Captured State @ Summerhall, Edinburgh
Aesthetics and politics blend in Captured State, a compact and concentrated showcase of some of today’s leading Macedonian artists
The former Yugoslavian country Macedonia seems rather distant to the UK, with it being likely that audiences here are not attuned to the Macedonian art scene. However, curator Jon Blackwood unites six art practitioners with work centring around ideas emerging across the international art world. The familiarity of themes such as urbanism and consumerism frees the spectator to attune themselves to the cultural specificity of Macedonia, a nation which is infrequently reported on by British media.
Despite stressing the internationalism of artists featured, the exhibition is firmly rooted in Macedonian history and contemporary social issues. For example, Verica Kovacevska’s video piece The House We Grew Up In (2017) explores the impact which temporary, prefabricated houses had upon the urban space of Skopje, an anarchic influence which bypassed the dominant architectural voice of the city.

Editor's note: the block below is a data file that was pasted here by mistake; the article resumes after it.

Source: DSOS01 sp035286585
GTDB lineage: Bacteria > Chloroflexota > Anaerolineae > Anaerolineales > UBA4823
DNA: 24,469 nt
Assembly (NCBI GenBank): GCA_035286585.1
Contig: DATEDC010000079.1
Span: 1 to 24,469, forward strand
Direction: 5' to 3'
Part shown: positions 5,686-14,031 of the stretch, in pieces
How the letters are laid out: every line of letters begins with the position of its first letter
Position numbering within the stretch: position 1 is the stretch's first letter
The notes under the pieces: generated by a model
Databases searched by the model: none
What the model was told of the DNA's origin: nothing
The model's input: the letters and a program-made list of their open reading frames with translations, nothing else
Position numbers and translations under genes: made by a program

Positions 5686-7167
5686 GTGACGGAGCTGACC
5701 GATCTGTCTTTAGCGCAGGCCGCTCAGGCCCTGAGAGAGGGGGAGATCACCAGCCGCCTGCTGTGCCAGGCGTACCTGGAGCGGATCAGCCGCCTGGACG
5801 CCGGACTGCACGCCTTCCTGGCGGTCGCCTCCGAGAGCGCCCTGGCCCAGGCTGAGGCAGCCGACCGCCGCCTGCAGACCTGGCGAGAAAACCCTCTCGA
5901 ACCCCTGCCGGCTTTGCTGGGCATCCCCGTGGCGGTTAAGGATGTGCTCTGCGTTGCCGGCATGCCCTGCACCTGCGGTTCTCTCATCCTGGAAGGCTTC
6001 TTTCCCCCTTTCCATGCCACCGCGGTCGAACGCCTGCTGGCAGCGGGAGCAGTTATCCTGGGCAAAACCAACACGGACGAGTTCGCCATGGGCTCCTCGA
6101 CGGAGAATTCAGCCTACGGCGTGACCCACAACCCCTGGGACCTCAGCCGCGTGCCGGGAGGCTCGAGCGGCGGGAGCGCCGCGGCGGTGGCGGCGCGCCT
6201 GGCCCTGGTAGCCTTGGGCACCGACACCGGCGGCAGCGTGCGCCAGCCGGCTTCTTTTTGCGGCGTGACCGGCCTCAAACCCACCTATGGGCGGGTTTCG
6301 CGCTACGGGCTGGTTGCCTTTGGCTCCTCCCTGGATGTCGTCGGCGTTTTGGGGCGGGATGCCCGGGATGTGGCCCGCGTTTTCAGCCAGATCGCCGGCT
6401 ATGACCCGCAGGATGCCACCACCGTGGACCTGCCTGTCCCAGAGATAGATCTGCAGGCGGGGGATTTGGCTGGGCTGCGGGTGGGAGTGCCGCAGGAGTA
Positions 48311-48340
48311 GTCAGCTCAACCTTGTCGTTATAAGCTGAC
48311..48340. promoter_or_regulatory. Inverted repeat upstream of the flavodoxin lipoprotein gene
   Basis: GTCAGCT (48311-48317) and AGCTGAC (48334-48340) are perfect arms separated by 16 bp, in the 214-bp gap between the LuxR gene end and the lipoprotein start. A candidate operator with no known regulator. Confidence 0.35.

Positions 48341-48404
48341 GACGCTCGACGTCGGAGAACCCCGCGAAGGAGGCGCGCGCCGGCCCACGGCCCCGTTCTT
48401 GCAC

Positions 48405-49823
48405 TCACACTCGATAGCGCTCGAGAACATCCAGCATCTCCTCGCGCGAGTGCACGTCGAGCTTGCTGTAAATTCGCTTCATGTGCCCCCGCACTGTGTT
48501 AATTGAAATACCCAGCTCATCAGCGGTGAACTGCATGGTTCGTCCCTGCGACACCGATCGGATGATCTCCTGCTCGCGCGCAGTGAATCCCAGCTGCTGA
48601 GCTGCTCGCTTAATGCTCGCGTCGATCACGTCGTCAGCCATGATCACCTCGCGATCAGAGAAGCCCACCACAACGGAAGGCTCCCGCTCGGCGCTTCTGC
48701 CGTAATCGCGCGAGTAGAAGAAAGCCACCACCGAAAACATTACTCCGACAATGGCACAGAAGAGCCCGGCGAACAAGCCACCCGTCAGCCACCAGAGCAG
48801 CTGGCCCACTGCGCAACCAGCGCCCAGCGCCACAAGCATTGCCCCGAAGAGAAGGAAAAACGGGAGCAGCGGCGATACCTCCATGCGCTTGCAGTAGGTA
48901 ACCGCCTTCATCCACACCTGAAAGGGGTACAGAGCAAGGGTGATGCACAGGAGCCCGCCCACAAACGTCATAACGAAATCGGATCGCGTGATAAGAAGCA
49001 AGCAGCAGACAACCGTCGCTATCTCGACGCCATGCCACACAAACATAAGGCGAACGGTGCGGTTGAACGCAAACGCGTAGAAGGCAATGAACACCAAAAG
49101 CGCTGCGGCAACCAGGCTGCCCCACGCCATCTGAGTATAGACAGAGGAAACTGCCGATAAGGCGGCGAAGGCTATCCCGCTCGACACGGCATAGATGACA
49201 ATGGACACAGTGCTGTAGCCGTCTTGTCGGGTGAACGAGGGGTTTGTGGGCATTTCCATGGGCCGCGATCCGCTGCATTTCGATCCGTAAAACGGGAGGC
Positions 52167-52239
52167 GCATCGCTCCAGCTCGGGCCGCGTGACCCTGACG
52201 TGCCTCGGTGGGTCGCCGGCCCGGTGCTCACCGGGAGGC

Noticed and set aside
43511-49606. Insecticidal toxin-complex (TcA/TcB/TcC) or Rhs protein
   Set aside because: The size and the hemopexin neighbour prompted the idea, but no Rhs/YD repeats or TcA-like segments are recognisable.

Elsewhere, in The Artist (2013) Kovacevska interrogates the role of the artist, measuring the worth (or lack thereof) placed upon the occupation by society. Ironic humour is made manifest via a deliberately cold, detached atmosphere. With this sense of critical distance between viewer and subject, Kovacevska draws on the social documentary’s claims of objectivity in order to highlight the frame of prejudice through which the arts are viewed.
A similar theme is picked up by artistic collaborators OPA (Obsessive Possessive Aggression) who use faux seriousness to explore the role of the artist in a society where creative opportunities are limited. Against the backdrop of a politically ensnared economy, OPA questions how artists are able to survive without bending to dominant values and aesthetics, while simultaneously underscoring the power and necessity of art as a tool for political critique.